Tuesday, 18 February 2014

Wanderlust ©

a strong desire to travel: a man consumed by wanderlust

What a great word that is. It has the spirit of adventure to it. Utter it and you can almost picture Christopher Columbus navigating high seas or the buccaneering Hiram Bingham storming his way through the dense Andean jungle. The French translation “envie de voyager” or “desire to travel” lacks the passion and poetry contained within that one word: wanderlust.

As a child I wasn’t consumed with a desire to see the world. In fact my world was the typically narrow one of a child and it was reading that I turned to to satisfy my appetite for adventure. Family holidays took place in Spain, Turkey and Greece in holiday resorts and the big wide world didn’t really exist for me. Until I heard of gap years that was. Back then, the gap year wasn’t too common and only for the fact that I stumbled across a copy of a gap year brochure, am I writing this now. But once the idea of visiting Argentina entered my head, I couldn’t really shake it. One thing led to another and before you knew it, I was in Heathrow airport with a horde of strangers at my side, passport in hand and a 24-hour journey to Andean Argentina ahead of me.

Let me stress that I was as far from the intrepid traveler as you could get. As a young 18 year-old, I had virtually no experience outside the classroom and the homes of family and friends. But over the next five months, something shifted in me. My youth and inexperience gave the trip a sharp and fleeting sweetness that I’ve been seeking ever since. It wasn’t plain sailing but somewhere between the bus rides to work, the newly formed friendships and my fledgling Spanish, I fell in love with Argentina. I learned to my surprise that I liked the tactile way the people would reach out to you. That I enjoyed being the centre of attention when it was kind-hearted and curious. That you didn’t have to earn friendship by being the funniest or the coolest – the people there offered it for free. I learned that all experiences are good experiences in the end. And finally, that passion and warmth are two of my favourite qualities in a person.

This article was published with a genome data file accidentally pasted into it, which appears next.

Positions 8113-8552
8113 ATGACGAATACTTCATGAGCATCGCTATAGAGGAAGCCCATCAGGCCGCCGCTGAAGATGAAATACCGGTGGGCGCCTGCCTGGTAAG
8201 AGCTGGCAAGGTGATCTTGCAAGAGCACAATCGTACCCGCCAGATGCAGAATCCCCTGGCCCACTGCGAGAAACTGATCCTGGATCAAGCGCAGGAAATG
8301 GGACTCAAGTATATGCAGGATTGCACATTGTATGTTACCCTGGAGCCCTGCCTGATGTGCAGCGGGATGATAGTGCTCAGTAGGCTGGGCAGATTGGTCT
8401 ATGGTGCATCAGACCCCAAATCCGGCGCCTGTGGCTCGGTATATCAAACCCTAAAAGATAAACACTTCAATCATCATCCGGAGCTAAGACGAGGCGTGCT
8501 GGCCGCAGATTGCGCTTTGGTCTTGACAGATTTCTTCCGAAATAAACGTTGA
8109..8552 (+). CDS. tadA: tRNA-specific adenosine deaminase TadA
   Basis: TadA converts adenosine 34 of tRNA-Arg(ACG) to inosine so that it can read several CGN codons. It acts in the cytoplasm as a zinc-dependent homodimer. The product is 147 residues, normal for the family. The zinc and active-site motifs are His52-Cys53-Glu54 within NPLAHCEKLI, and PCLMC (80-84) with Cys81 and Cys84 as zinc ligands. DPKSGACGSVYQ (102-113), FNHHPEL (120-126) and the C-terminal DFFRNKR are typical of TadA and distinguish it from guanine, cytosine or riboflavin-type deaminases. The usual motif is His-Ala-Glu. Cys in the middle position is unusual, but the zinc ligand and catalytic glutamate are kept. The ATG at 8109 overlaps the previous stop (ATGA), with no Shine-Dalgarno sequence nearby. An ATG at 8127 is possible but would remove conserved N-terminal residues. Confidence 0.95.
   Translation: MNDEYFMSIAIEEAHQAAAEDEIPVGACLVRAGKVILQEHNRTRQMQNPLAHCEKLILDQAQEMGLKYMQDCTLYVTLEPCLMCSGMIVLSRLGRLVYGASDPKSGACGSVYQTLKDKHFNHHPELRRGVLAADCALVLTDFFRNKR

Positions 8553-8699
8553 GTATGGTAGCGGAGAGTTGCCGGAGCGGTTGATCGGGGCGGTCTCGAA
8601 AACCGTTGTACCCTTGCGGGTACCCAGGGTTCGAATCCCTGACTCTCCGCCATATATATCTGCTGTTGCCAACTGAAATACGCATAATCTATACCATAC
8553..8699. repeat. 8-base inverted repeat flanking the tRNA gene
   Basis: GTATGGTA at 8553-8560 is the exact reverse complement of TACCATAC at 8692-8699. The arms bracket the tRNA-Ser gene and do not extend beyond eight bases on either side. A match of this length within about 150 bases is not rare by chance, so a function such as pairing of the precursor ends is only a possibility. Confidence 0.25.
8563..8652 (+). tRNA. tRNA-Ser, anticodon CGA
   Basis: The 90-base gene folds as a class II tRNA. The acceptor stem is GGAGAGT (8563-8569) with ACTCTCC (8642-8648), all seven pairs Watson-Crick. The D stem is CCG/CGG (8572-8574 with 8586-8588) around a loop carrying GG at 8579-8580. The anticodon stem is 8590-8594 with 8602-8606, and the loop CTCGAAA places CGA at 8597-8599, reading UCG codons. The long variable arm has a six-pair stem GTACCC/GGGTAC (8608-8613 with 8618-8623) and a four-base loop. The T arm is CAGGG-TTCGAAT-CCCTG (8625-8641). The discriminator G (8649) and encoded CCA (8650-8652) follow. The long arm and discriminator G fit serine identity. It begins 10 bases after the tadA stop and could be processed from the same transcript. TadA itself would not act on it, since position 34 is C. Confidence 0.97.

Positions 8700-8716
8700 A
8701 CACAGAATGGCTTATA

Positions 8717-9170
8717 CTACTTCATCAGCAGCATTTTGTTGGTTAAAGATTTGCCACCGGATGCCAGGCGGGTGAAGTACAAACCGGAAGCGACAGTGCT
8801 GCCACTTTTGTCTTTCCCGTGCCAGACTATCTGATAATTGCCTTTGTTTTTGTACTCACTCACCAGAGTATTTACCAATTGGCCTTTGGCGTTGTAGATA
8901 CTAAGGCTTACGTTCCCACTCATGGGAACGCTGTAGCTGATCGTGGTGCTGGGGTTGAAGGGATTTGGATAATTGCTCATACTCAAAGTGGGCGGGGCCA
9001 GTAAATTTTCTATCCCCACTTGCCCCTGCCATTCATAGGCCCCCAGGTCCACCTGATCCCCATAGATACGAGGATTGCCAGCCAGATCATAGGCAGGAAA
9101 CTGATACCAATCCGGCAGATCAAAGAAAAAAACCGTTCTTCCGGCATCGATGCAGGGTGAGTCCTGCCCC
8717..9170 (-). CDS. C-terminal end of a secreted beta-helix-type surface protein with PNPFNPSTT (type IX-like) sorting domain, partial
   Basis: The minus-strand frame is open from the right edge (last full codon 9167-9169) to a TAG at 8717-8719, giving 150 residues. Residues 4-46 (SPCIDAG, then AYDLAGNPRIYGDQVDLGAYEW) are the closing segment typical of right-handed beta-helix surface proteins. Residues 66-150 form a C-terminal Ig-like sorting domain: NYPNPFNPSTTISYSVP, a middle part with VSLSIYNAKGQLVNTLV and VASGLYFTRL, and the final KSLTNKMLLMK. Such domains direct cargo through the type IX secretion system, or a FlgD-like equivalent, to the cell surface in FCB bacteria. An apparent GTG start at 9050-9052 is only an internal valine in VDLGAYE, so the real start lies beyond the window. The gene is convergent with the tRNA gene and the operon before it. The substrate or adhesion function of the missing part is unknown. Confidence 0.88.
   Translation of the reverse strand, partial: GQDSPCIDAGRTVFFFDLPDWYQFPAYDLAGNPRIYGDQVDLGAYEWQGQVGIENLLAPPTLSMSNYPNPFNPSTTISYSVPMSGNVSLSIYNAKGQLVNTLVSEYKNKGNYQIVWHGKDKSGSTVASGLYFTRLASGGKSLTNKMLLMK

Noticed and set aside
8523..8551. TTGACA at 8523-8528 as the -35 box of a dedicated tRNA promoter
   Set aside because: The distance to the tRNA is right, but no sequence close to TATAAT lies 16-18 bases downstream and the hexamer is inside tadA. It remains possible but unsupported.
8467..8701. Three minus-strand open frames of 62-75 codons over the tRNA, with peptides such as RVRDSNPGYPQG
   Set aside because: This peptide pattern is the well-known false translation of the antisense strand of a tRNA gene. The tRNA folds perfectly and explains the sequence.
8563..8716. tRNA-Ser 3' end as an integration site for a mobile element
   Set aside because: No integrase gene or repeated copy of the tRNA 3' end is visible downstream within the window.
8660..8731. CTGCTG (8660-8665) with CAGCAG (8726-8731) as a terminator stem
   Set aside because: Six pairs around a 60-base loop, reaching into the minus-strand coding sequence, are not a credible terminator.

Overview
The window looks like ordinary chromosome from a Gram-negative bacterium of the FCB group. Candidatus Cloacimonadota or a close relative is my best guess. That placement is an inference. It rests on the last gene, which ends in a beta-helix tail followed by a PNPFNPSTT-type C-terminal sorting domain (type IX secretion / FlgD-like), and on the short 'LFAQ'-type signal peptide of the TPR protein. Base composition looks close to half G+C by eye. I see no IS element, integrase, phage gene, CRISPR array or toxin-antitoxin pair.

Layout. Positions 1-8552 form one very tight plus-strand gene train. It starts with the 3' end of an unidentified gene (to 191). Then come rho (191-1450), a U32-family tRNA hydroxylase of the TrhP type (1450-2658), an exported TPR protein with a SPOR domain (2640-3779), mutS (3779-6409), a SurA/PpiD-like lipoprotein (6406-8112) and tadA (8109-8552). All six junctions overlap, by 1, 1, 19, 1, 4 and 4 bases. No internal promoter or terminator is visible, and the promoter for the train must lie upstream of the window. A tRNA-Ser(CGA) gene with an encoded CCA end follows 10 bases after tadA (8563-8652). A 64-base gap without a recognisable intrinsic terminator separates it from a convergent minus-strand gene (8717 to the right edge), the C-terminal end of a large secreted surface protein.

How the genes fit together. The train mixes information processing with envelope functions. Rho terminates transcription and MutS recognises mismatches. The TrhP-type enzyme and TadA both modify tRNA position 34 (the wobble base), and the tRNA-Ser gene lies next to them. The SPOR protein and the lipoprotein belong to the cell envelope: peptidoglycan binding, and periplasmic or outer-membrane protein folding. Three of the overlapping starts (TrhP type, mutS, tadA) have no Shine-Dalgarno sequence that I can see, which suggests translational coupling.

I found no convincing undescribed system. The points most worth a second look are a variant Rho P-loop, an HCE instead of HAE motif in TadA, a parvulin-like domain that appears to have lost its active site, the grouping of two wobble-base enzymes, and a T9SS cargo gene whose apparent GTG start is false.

I returned to the UK a changed person with renewed interest in the world and a hefty dose of idealism that I’ve had to water down over the years. But those were my formative years and my opinions have remained essentially the same ever since. In the past ten years, my appetite for travel has taken me to France, Spain, Iceland, Portugal, Italy, Morocco, Switzerland, the USA, Belgium, Holland, Sweden and back to where it all started, but I’ve never quite managed to recapture the heady feelings of my early days in small-town Argentina.

These days I am consumed by wanderlust. I look out the window and imagine myself zooming down an American highway on the way somewhere… in this sense there’s a bittersweet edge to wanderlust – that idea of seeking ‘a great perhaps’, the rainbow’s gold. Or maybe it’s just that once you’ve whetted your appetite and experienced the freedom offered by extended travel, you realize the limitations of staying in one place. And yet the idea that homesickness cannot take up residence within one consumed by wanderlust is false. That is the great irony.

As I sit here now, my beloved passport is about to expire and so comes the end of an era. The gold crest on the cover is no more and the whole thing has the ragged, worn appearance of a well-loved teddy bear. One that you should throw away, but you can’t because of the memories. Those stamps represent a time when the number one concern was how many places we could fit into six weeks’ travel. A time where a passport was all you needed in life.

It may be that nothing will ever match Argentina 2004. Maybe it shouldn’t. Maybe once-in-a-lifetime trips are just that. But I’ll keep looking! I’ve got a lot of blank pages to fill.

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